Predictors of infant-survival practices among mothers attending paediatric clinics in Ijebu-Ode, Ogun State, Nigeria

DOI: https://doi.org/10.21203/rs.3.rs-15555/v3

Abstract

Background: Despite concerted global efforts towards achieving infant-survival, infant mortality lingers as a problem in developing countries. Environmental and personal-level factors are assumed to account for this situation. This study was undertaken to provide better understanding of the dynamics of predictors of infant-survival practices among mothers with infants attending paediatric clinics.

Methods: A cross-sectional survey design was adopted. Data was collected from 386 nursing mothers selected by convenience sampling. Interviewer-administered questionnaires were used for data collection. The questionnaire consisted of 38-items including demographic information of respondents, health-literacy counsels received during antenatal care, social-support from significant others, and self-efficacy to carry-out infant-survival instructions. Responses were transformed into rating scales for each variable and data analysis was conducted by linear regression analysis with test of hypotheses at 5% level of significance.

Results: The mean age of respondents was 29.8 ± 5.8 years. Majority (81.6%) were married. Yorubas (83.90%) were predominant. Participants had mean scores of 10.50±3.83, 10.56±3.70 and 16.61±4.56 respectively computed for levels of health-literacy, social-support, and self-efficacy. The dependent variable measured level of infant-survival practices and respondents scored 16.53±4.71. The study found a significant association among variables. Self-efficacy was the major predictor variable of self-reported infant-survival practices (R=0.466; R2=0.217; P˂0.05).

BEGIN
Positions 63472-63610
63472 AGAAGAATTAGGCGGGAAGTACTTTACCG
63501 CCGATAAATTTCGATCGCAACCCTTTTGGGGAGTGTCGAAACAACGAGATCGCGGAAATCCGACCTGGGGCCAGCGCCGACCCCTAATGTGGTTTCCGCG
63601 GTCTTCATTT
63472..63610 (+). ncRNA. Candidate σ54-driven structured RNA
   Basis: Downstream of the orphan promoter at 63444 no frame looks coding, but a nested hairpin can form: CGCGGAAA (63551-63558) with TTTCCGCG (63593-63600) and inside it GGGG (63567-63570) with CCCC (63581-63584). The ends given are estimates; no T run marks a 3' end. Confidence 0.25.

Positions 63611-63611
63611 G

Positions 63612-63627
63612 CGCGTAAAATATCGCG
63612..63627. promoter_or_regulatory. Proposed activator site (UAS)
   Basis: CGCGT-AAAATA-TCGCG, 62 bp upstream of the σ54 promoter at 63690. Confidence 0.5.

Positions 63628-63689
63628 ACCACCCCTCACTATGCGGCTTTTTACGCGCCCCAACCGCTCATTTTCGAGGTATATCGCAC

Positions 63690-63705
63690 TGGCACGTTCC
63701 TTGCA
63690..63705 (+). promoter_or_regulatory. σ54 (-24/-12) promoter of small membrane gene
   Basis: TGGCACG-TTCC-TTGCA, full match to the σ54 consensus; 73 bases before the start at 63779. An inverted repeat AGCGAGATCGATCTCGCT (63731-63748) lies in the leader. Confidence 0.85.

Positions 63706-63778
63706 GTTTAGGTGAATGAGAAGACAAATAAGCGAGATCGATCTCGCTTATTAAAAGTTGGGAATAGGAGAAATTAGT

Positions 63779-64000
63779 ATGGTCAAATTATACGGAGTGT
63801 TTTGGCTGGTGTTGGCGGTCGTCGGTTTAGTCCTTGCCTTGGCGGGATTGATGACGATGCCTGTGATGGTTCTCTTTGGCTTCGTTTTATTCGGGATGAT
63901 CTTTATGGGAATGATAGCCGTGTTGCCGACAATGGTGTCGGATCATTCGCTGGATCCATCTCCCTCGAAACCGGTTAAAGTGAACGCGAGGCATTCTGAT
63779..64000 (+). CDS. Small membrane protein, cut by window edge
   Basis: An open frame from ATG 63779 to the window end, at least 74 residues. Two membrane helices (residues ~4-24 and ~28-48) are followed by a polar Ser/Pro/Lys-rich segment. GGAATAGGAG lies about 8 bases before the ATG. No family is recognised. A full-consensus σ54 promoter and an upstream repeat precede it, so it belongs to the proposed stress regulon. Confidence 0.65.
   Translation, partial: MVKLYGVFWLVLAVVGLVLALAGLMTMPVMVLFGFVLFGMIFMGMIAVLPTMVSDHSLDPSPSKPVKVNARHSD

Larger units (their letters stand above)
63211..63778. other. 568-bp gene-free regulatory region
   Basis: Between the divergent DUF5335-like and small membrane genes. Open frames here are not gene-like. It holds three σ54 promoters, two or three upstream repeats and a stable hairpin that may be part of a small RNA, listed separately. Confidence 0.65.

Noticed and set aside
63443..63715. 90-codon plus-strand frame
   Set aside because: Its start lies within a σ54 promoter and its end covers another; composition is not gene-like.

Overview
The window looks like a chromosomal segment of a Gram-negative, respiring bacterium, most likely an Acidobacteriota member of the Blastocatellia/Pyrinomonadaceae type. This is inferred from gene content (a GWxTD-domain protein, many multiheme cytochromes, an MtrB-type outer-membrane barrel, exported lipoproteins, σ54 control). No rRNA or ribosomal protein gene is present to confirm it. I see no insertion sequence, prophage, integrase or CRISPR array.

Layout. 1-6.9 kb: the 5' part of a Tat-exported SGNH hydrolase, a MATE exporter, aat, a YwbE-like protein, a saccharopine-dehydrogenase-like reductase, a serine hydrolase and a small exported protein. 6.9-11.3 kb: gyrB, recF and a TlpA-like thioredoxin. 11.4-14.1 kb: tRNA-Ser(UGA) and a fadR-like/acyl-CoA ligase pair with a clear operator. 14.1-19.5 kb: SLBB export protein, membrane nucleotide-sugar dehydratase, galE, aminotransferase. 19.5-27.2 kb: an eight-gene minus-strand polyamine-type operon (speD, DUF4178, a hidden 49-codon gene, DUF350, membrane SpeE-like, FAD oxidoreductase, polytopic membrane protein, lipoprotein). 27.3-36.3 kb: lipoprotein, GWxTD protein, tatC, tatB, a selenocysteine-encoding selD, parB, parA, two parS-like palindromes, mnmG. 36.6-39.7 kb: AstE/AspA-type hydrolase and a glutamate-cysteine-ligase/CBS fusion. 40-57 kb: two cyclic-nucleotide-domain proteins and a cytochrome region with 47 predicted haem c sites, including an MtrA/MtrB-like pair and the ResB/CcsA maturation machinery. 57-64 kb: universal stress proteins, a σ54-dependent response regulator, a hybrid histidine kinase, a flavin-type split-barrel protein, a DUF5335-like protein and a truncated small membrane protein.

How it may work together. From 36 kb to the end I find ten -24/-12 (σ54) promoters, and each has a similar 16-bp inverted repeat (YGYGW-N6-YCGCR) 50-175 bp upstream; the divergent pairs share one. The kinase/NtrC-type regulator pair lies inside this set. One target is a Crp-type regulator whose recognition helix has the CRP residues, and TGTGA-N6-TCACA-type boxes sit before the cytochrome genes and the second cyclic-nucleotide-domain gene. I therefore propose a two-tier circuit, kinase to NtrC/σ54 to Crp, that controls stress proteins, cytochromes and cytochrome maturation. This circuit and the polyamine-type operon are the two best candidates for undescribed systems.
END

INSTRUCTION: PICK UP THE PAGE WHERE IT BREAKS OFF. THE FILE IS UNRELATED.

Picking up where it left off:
Conclusion: We conclude that participants had average levels of health-literacy, social-support, self-efficacy, and infant-survival practices. Healthcare providers should make efforts to empower pregnant women on activities essential for infant-survival. Family members of nursing mothers should as well be knowledgeable about the advantages of supporting them.


Background

Global death rates of children under five years of age from 1990 to 2015 showed marginal improvement towards achieving the target for the Millennium Development Goal-4 with records of 90.6 to 42.5 deaths per 1,000 live births [1]. However, from reports, the global percentage reduction in infant and child mortality was 53% compared with the 15-year goal which was aimed at 75% reduction [2]. Similarly, data revealed the mortality rate of children under five years in West Africa to be 98.7 deaths per 1,000 births, which is about fifteen times the average values for developed regions [1]. Specifically, statistics from 2015 revealed that 69 out of 1,000 infants in Nigeria died [3]. Among the 5.941 million children who died in 2015 before their fifth birthdays were 2.681 million neonates [4]. These figures are pointers to the non-attainment of the MDG-4.